• the training set contains 4545 examples. the test set contains 1968 examples. The holdout set is with my lecturer and I have no idea how big it is. I used K-NN, Logistic Regression, Naive Bayes and SVM. For SVM, I used c=10 on kernels like multiquadratic, dot, radial and polynomial. Only polynomial kernel give accuracy of more than 70% with c=10. So I chose that model
– Siga
Nov 13, 2012 at 13:45
• Thank you very much for taking the time to answer my questions, There are terms that I am not familiar with and need to read more like PCA projection and MSC without fixed reference. Also, I think binom.wilson is an R function? I will have to find similar one in RapidMiner. Also, When you mentioned 2 sample test for equality of proportions, do you mean 1 sample from the training and another 1 sample from the test set? I will read the link that you gave. Thank you very much for that too :D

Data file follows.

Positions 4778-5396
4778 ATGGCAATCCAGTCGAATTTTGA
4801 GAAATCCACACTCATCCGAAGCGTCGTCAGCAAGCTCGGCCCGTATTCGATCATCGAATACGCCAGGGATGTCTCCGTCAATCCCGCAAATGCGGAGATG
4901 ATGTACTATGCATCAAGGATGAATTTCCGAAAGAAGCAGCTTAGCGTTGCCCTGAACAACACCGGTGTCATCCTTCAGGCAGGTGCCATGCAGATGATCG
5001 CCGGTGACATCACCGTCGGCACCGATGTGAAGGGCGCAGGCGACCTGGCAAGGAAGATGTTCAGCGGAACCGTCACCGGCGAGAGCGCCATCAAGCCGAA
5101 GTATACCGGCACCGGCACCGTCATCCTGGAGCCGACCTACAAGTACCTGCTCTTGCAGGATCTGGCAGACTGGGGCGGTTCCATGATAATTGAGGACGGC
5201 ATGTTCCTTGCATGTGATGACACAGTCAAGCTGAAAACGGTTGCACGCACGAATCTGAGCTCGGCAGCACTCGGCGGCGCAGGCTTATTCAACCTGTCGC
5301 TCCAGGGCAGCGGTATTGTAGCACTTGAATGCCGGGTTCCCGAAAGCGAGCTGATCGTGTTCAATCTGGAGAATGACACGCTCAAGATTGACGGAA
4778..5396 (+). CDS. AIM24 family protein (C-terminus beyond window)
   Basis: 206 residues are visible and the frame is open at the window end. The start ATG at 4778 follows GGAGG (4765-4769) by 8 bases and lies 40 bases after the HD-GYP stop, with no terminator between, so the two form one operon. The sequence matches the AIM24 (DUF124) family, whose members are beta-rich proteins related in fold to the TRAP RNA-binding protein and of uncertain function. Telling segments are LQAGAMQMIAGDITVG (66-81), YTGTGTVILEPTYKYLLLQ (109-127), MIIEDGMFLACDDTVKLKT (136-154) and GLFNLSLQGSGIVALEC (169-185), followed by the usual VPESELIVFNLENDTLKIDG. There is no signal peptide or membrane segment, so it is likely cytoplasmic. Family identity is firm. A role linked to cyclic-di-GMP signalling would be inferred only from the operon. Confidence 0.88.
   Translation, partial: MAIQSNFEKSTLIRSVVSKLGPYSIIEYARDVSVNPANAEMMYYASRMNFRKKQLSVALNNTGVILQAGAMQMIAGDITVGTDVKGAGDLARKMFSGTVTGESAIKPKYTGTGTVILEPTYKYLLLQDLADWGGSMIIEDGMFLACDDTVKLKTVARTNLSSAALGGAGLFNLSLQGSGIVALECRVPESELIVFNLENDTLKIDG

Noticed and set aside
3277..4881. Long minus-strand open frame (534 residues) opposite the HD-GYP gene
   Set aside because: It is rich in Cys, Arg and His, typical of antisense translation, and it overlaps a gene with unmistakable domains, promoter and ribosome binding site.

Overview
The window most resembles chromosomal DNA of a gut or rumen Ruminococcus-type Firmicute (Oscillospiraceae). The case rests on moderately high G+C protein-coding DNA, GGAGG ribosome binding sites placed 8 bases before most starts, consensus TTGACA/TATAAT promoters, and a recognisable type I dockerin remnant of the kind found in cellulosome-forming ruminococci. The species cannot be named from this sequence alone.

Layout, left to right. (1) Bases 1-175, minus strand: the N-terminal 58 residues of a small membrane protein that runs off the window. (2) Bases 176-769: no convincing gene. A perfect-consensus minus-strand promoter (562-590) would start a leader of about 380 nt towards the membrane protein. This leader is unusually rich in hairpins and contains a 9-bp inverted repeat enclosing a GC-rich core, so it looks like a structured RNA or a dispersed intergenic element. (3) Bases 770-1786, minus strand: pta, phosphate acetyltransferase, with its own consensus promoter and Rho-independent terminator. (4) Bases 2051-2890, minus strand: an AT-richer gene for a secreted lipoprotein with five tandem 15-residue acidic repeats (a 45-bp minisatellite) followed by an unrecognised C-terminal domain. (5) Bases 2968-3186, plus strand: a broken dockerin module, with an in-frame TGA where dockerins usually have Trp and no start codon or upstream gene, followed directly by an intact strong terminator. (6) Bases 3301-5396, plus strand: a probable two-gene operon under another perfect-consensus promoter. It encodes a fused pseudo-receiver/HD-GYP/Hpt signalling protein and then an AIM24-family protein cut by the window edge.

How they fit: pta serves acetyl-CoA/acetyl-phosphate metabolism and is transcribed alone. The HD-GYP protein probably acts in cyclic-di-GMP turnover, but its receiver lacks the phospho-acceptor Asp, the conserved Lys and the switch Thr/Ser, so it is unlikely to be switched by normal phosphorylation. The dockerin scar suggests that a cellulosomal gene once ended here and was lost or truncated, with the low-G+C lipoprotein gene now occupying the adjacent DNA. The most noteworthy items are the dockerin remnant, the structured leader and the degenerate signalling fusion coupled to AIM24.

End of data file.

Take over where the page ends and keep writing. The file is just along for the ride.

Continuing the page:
– Siga
Nov 13, 2012 at 21:50

The simple is answer is yes, the fact that your accuracy goes down when you compare to a new set means that your model is overfitted. However, almost all models will display this behavior, so it doesn't mean that you don't have a good model. 71% accuracy is still very good for many purposes, but you need to ask yourself if it is "good enough" for your purpose.

I can't tell you if the differences with other models between cross-validation sets or test sets will be less than 9%. You will have to perform the predictions with those models yourself, and compare them.